Additionally, different nations have different agendas and priorities when it comes to resources, so collaborative partnerships may be uneven and difficult to sustain if some nations are less invested in water management for example. Countries, especially water stressed ones, will understandably be very protective over their water resources. There have been and continue to be many conflicts over shared water resources. Nations may seek to protect and manage the portion of a water source in their own country without considering the importance of managing the source in its entirety across different nations.  

Having been an intern at UNOOSA, what were your main lessons learnt for a future career in water resource management?  

My main take-away lesson from my time at UNOOSA with Space4Water would firstly be the importance of cross-collaboration and networking. Space4Water combines the application of space and water, bringing together two disciplines’ stakeholders and interested parties in one place. I saw a lot of collaboration with organisations outside of UNOSSA, which I believe is key to widening participation and knowledge on both sides. So often, organisations and researchers alike are very siloed. I personally believe that a more interdisciplinary approach is needed to tackle the greatest challenges we face, both water related and not.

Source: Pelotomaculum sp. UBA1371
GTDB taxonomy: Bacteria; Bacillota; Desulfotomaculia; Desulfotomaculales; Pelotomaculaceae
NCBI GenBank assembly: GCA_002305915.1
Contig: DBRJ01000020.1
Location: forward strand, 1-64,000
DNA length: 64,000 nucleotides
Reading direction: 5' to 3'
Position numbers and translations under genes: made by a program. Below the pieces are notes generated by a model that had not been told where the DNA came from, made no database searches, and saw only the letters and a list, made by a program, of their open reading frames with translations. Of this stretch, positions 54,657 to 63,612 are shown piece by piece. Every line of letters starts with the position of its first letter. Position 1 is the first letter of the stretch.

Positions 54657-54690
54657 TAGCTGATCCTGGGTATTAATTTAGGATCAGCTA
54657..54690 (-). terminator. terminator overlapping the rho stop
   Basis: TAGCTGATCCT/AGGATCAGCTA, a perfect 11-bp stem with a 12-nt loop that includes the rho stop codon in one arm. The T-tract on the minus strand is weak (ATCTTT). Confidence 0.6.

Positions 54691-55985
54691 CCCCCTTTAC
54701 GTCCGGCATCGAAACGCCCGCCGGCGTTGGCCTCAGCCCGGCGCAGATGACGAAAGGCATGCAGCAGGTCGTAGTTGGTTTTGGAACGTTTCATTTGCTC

Secondly, the importance of continuous learning for everyone, whether they have worked within water resource management for 1 year or 50 years stood out. The sector moves and changes so quickly, with new innovations and practices being developed regularly. I believe to manage our water resources most effectively, we need to be up to date with the latest thinking and not get too stuck in comfortable ways of doing things. 

Lastly, would be the importance of indigenous knowledges. Since starting my studies, I have been very aware of positionality and privilege and the complexity that is researchers from outside a specific context researching in those contexts – contexts which they often do not know as well as local researchers. The internship allowed me to explore in more depth the importance of local knowledges and different ways of collecting such data and what you could or should be doing with such data. 

Last, but not least, what is your favourite aggregate state of water? 

My favourite aggregate state of water would have to be liquid. Liquid water sustains life on Earth in the form of oceans for marine life, rainfall for plants, and subsequent drinking water for all animals. Liquid water has mesmerizing properties. From the strength of ocean currents to the delicacy of rain drops; I love watching liquid water in all of its guises.